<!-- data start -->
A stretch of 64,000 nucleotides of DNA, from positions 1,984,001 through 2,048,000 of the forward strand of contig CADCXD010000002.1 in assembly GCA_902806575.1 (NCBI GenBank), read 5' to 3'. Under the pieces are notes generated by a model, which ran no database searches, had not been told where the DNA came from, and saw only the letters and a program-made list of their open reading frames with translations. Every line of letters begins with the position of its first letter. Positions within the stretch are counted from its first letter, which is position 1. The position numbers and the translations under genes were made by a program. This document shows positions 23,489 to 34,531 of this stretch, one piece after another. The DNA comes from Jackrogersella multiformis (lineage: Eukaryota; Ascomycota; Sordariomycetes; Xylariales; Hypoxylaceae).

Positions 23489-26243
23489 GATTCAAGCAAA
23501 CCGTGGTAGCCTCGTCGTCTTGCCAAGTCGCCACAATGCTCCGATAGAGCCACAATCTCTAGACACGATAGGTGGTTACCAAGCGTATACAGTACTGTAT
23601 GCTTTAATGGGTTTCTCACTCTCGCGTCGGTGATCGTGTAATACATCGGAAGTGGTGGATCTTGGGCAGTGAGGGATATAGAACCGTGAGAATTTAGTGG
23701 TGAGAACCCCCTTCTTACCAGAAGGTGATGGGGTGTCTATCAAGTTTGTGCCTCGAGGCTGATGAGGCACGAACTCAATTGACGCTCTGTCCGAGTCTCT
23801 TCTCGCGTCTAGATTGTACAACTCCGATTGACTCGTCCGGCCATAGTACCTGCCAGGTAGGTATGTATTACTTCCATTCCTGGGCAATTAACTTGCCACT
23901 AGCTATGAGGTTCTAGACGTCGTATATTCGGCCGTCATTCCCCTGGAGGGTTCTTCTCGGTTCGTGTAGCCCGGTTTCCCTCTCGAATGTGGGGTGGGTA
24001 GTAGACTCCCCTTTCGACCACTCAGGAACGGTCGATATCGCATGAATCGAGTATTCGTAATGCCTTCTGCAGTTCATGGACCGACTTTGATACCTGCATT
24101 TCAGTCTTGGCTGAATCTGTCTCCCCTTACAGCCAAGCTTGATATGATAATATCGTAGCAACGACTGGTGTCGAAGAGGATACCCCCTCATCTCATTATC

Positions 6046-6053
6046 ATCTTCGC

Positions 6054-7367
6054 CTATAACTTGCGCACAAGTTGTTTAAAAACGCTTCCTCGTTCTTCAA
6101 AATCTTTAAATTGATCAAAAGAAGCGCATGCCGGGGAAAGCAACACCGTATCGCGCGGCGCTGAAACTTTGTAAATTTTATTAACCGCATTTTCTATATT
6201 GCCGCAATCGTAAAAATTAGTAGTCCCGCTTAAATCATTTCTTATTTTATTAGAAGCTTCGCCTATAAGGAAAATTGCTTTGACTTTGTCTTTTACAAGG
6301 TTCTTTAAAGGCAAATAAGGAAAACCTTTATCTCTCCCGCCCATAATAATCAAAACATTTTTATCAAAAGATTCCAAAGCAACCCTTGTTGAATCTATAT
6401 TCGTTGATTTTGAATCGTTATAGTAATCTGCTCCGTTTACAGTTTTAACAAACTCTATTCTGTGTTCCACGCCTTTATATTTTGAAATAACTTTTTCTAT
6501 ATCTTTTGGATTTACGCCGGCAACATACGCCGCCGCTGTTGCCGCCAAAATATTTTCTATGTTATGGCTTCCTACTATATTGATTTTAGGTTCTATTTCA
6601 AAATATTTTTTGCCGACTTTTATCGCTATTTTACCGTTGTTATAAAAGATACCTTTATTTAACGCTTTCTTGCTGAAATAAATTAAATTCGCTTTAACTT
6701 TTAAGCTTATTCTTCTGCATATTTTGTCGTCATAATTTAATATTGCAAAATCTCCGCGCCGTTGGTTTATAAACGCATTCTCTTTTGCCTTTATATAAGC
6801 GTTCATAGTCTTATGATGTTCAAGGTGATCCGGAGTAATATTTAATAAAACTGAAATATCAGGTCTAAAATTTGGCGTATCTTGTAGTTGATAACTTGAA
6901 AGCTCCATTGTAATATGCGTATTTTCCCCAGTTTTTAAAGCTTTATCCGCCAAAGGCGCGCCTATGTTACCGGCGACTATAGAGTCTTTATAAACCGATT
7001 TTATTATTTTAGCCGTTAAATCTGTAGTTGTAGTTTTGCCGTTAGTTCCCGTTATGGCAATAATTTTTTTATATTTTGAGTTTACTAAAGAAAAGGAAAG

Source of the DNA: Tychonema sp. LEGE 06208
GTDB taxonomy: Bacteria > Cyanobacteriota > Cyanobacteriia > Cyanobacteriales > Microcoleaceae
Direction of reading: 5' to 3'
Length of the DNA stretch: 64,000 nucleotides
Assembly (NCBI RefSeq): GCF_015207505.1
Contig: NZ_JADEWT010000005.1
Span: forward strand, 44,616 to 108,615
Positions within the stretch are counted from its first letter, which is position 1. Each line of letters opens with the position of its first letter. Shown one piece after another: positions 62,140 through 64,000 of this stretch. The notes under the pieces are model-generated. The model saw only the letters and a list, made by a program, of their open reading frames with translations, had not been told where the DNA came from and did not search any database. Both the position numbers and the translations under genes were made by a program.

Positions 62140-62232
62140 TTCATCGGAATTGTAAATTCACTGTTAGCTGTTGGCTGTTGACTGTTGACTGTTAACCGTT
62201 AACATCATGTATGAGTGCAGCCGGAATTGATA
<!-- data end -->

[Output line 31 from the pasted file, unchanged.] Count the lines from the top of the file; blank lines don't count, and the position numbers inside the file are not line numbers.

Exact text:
Span: forward strand, 44,616 to 108,615